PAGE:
That’s why the European Union, and I personally, are so determined to put an end to the tragedy suffered by the civilian population of Gaza and to secure the release of the hostages held by Hamas. And then to finally implement the two-state solution that the international community has been advocating for decades.
This is also part of our efforts to build a world that resists the law of the strongest, with powerful countries able to change borders at will, and the weak falling prey to the strong. So far, Putin’s strategy has been a failure. And it must remain so. If successful, it would embolden Russia and other autocracies to pursue their imperialist agendas against their neighbours.
We must show Russia for what it is: Europe’s last colonial empire, an anachronism. As the Russian author Mikhail Shishkin wrote in his letter to an unknown Ukrainian: “My country is a country that has fallen out of time”.
Today, Russia remains an imperialist power incapable of ridding itself of a colonial vision of its identity. Until this question of identity is resolved, Russia will remain a threat to all its neighbours in Europe. As Václav Havel once said: “Russia does not know where it begins and where it ends”. As long as a country does not know where it begins and ends, it remains a serious challenge to its neighbours. Putin recently confirmed this assessment in his propaganda posters for his forthcoming election, declaring that “Russia’s borders do not stop”. Until this issue is resolved, the Russian political system will remain what it is: authoritarian, nationalistic and violent.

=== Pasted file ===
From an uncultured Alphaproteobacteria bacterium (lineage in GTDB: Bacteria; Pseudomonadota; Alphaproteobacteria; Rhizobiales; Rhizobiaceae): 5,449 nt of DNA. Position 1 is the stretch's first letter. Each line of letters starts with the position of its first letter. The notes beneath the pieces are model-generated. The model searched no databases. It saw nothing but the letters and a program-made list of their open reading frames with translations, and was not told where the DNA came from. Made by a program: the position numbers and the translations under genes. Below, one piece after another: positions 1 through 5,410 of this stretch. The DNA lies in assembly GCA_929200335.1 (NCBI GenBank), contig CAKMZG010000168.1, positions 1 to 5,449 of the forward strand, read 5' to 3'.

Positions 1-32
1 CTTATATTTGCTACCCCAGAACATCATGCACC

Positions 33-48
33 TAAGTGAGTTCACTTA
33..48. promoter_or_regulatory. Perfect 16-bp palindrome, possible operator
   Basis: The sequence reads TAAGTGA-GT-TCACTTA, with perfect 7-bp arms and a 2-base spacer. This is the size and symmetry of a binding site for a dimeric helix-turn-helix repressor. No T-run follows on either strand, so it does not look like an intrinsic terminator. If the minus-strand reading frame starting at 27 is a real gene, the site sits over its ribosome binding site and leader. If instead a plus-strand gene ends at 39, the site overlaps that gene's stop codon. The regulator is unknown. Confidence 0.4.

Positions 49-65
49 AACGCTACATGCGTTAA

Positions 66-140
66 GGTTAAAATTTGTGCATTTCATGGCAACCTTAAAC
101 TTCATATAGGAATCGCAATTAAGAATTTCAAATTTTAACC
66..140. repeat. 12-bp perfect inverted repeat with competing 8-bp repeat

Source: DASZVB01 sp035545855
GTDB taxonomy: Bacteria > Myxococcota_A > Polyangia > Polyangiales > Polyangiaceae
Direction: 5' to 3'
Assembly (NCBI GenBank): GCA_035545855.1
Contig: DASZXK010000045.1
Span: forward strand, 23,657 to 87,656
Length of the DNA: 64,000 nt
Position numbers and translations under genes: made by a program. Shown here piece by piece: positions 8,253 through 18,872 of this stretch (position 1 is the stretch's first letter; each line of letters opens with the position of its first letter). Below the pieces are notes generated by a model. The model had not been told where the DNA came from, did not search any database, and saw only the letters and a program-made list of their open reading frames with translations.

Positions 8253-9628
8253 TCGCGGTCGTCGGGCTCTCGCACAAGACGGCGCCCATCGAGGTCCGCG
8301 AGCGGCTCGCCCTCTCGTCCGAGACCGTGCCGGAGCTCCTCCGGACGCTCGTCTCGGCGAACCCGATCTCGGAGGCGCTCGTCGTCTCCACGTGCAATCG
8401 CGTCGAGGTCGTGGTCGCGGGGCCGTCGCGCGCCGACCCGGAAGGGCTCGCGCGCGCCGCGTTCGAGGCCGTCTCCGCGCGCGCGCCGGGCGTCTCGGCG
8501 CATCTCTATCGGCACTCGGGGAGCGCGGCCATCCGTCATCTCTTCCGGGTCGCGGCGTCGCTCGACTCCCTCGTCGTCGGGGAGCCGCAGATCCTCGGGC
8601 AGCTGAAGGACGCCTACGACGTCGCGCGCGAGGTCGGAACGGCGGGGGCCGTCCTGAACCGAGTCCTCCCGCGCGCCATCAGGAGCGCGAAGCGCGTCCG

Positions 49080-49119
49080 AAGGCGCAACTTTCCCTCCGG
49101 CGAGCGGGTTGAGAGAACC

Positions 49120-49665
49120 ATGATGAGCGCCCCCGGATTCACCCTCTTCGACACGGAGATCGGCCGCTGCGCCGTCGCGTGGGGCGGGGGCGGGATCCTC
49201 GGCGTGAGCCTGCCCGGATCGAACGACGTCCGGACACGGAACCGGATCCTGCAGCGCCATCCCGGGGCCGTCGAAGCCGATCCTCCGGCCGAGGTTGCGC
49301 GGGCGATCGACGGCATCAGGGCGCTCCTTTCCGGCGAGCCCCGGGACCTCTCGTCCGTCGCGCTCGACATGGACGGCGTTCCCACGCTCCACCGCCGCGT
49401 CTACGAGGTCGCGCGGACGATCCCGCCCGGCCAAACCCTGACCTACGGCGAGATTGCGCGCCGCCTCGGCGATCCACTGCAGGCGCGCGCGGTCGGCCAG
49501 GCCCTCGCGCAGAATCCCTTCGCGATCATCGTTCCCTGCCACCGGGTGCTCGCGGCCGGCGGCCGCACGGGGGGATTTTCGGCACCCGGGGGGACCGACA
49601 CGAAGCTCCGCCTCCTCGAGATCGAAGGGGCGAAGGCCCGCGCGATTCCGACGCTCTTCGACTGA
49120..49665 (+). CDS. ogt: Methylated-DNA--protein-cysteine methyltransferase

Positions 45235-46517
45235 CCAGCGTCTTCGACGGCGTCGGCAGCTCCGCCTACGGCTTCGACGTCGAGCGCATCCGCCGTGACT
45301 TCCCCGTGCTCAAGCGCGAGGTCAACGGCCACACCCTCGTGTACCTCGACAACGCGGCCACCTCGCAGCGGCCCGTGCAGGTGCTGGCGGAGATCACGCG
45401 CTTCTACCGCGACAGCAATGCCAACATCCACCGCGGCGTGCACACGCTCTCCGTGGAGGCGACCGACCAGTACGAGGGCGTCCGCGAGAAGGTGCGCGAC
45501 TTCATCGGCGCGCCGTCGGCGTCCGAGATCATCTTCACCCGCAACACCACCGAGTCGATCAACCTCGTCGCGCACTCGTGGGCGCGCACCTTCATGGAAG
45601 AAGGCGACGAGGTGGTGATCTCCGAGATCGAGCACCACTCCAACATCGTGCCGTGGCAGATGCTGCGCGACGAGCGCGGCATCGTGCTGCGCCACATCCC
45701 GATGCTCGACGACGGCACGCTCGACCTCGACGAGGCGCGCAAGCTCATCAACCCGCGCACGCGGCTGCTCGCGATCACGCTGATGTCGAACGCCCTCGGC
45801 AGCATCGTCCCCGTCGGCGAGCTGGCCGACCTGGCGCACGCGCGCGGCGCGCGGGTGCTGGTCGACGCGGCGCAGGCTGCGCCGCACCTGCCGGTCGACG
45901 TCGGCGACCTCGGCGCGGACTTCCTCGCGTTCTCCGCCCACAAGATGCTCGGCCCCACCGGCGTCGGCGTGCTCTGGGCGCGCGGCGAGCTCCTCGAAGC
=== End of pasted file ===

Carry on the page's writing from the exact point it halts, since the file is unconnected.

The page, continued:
Nobody knows this better than you, Ukrainians. For centuries, you have been the victims of Russian imperialism, relegated to the rank of “little Russians” – a purely colonialist way of speaking – starved during the Holodomor or deported to Siberia. And Russian imperialism unfortunately remains a brutal reality. Putin is obsessed with his fantasies of “historic Russian lands” despite the fact that you, dear Chairman of the Verkhovna Rada, showed me maps from 1600 where Ukraine was clearly a sovereign nation.